Lynn Stuart Parramore surveys the “death and the maiden” archetype embodied by Lana del Rey’s persona as well as other recent media and art (e.g. Lars von Trier’s Melancholia):
This potent combination of women, sex and death is going to be one of the calling cards of late-stage capitalism. We are experiencing fearsome global dislocations and distorted social and economic systems that are killing our life-affirming instincts. The death drive is perennial, but when a society seems to hover on the eve of destruction, these Eves of the Apocalypse — suicidal brides, young women fixated on pain and death — emerge to speak our well-founded anxieties. They signal that just now, the death drive is very strong.
I think this is probably right. Though one problem with Parramore’s adopting a Marxist perspective on our sex-and-death neo-decadence—a perspective organized by the Enlightenment’s secularization of Christian optimism, as indicated by the eschatological “late” in “late capitalism”—is that it discourages us from taking the insights of decadence seriously. Writing of terminal illness, D. G. Myers quotes Emil Cioran:
When you no longer believe in yourself, you stop producing or struggling … whereas it is the contrary which should have occurred, since it is precisely at this moment that, being free of all bonds, you are likely to grasp the truth, discern what is real and what is not.
With my apologies to Susan Sontag (and to Professor Myers) for venturing illness as a metaphor: I wonder if we can’t see social collapse as akin to individual collapse. Just as our physical decline breaks down our personal ideal self-image, opening us to all the dangers, all the wolves and marauders, that were left outside the fortifications of the ego, so social decline might similarly loosen the collective self-image. Hence, the death and the sex and the inverted/perverted religious imagery in bad economic times, in periods when institutions can’t be trusted. Female sexuality is the bearer of these tidings because it remains—until technique absolutely abolishes the womb—not only a life-affirming metonymy for birth, but also a metonymy for the mysterious pre- or proto-annihilation that precedes conception, the death before birth. This latter meaning has been ruled out of serious consideration by all official (i.e., affirmative) western ideologies—understandably including feminism, the mainstream of which is heir to the Enlightenment. While some of the big male names in this field—e.g., Baudelaire, Huysmans—did predictably display serious misogyny, many of the greatest practitioners and exegetes of decadence have been women, from Violet Paget and Kate Chopin to Camille Paglia and Elizabeth Woolridge Grant. Enlightened thought tells us that neither sexual nor spiritual power is real power, because real power grows from the barrel of a gun; the men and women of the decadence beg to differ.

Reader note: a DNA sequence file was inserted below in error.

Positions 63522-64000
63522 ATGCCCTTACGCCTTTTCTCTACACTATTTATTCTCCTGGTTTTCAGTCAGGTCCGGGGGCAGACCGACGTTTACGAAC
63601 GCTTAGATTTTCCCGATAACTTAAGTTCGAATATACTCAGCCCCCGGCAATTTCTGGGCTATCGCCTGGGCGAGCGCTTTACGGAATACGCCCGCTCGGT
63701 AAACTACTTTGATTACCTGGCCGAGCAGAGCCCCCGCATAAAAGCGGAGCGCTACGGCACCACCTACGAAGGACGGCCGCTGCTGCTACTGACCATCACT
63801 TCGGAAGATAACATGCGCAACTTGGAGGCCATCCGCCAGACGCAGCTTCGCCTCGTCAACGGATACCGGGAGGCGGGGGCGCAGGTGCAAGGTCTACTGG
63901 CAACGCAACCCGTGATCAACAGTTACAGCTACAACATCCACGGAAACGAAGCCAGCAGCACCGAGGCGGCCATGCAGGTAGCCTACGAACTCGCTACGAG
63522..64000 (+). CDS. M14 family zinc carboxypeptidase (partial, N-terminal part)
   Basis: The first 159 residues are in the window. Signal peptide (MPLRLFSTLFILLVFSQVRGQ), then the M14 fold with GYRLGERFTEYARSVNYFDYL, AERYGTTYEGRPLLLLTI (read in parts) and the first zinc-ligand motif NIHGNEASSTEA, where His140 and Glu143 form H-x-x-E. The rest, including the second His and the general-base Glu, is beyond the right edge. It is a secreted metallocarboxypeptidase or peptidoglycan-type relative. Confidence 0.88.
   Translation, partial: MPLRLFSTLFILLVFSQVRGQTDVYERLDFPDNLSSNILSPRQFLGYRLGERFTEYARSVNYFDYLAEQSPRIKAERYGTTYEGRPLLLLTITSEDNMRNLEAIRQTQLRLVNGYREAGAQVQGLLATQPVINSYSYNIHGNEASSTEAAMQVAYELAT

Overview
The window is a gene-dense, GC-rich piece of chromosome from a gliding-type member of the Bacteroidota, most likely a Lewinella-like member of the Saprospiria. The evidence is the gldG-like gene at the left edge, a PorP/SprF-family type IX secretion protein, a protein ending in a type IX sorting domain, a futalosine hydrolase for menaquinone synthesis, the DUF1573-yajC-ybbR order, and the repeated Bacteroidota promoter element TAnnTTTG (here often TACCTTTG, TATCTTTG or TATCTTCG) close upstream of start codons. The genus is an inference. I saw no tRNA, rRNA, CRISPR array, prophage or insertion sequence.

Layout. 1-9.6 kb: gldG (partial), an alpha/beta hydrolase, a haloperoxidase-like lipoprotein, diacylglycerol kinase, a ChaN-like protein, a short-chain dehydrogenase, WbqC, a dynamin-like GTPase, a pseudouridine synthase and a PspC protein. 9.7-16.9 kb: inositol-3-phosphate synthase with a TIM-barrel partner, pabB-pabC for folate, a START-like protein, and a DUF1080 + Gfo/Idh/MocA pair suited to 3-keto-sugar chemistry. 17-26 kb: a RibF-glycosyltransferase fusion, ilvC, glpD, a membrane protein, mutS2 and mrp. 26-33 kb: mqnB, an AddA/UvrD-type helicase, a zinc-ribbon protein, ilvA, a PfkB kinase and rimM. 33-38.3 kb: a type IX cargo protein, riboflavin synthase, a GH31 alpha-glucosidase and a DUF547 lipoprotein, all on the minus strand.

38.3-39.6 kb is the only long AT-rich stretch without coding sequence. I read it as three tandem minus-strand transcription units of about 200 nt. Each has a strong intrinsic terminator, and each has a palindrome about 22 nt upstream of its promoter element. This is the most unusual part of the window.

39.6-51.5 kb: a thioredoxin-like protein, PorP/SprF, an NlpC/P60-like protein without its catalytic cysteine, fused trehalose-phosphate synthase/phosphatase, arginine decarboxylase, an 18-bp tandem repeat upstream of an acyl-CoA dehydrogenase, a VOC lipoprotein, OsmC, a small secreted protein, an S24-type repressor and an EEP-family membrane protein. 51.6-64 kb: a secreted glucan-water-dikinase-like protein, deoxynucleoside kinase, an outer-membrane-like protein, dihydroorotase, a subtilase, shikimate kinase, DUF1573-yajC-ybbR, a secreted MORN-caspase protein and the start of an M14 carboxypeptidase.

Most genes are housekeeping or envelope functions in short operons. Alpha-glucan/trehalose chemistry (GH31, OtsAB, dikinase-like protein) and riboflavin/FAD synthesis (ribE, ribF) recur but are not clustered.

If there is one judgment everyone can agree on, one topic over which the religious conservatives, the feminists, the Marxists, and the liberals can join hands, it is the evil of cultural decadence. Surely I have days when I am with them, but today is not one of those days.
I’m not arguing that we should approve of these cultural developments, by the way; I’m suggesting it might not be relevant if we do. One of those Christian-Enlightenment optimistic ideas we might reconsider is the get-out-the-vote conviction that we make history, that we make history. Maybe illness is not merely a metaphor for decadence—maybe they are both portals through which the reaper comes for us all, individuals and societies alike.
And if you don’t like it You can beat it Beat it, baby